The Wine: The winery largely produces Cabernet Sauvignon, with lesser amounts of Cabernet Franc, Petit Verdot, Sauvignon Blanc and Malbec Rose. Starting in 2012, and after having replanted the “Palomino Hill” block, the winery moved away from a Bordeaux-style blend which included Merlot, Cabernet Franc, and Petit Verdot, to a wine that, at least for the 2013, 2014 and 2015 vintages has been 98% Cabernet Sauvignon and 2% Petit Verdot. With this change Snowden also switched from a “reserve-based” system and more toward a vineyard-based system. For many years, one particular vineyard area on the property produced the highest quality Cabernet Sauvignon and was consistently the heart of Snowden’s reserve wines. This area was called “Palomino Hill” after the grape variety growing on the property when it was first purchased in 1955. Unfortunately, the vines on Palomino Hill were planted on AXR-1 rootstock. They eventually gave way to phylloxera, which began to affect not only vine health, but also the quality of the wine produced. Gradually the quality of wines produced fell from their first wine to the second, then were sold to other producers, and finally the block was replanted in 2011. Snowden produced one barrel from 800 pounds gleaned in the 2012 growing year and soon realized the area was once again producing wines of top quality. They decided to bottle the wine as a vineyard designate, rather than a reserve to honor this particular site; and also because they believe a vineyard designation tells consumers more than a “reserve” designation does.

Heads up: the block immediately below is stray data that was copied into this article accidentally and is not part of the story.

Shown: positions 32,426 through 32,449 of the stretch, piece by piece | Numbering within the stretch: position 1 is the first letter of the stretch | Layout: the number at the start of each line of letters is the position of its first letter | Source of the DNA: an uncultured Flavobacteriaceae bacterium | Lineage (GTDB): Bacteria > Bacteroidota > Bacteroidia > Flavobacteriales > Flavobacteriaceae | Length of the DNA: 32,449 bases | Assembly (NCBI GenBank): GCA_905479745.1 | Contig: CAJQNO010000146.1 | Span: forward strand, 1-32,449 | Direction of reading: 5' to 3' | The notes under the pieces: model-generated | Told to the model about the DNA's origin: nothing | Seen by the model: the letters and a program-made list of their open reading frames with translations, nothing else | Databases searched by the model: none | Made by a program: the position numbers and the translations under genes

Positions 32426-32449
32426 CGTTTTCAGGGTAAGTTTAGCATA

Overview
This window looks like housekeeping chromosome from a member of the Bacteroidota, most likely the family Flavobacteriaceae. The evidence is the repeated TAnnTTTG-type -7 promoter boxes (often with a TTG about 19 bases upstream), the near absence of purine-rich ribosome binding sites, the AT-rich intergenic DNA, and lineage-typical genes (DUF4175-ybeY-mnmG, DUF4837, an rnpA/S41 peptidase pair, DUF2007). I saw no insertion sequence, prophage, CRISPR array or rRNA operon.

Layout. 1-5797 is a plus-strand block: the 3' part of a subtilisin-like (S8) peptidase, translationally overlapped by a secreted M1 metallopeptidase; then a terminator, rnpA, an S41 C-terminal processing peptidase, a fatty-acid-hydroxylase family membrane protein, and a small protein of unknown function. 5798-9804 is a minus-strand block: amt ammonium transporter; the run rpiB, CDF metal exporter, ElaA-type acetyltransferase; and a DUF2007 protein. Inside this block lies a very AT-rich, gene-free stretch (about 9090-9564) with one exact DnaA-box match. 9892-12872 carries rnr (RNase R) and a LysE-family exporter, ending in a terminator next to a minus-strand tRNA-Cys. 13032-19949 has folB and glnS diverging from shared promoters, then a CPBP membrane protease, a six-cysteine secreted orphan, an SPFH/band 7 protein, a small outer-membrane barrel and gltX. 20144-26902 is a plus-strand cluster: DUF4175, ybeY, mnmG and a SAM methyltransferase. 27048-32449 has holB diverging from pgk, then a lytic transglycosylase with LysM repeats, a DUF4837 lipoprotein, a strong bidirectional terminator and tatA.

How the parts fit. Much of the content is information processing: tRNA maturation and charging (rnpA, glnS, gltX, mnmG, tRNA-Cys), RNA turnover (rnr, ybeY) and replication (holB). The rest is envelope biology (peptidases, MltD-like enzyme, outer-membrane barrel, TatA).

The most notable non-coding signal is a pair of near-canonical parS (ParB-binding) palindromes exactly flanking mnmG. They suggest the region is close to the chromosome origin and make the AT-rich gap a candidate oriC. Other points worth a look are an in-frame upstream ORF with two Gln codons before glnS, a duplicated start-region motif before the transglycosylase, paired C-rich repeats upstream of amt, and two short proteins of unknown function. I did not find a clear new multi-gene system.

Select Snowden Tasting Notes – 2014 Release
The Cabernet Sauvignon is made from 98% Cabernet Sauvignon, 2% Petit Verdot. The wine was aged in 18 months in French Oak, 50% new and 50% used oak. Only 696 cases were made.
The Winery: One sign of a great wine is its magical tendency to vanish. The cork is pulled, and the next minute the last drops are falling into a glass. My husband and I had this experience while enjoying the Brothers 2014 with buffalo steak. The 2014 Brothers is gloriously drinkable, with aromas of crème de cassis, cured meats, lavender, huckleberry jelly and blueberry – sweet and savory with structured, focused length.
The Cabernet Sauvignon is made from 76% Cabernet Sauvignon, 18% Merlot, 4% Cabernet Franc and 2% Petit Verdot. The wine was aged in 18 months in French Oak, 50% new and 50% used oak. Only 1891 cases were made.
The Winery: A bit shyer than years past, the 2014 Ranch has a bouquet of pencil lead and steel, red fruit, marzipan, blackberries and cracked black pepper. Red fruit and anise persist on the palate with vigorous tannins and bright acidity - enjoy immediately and for the next decade.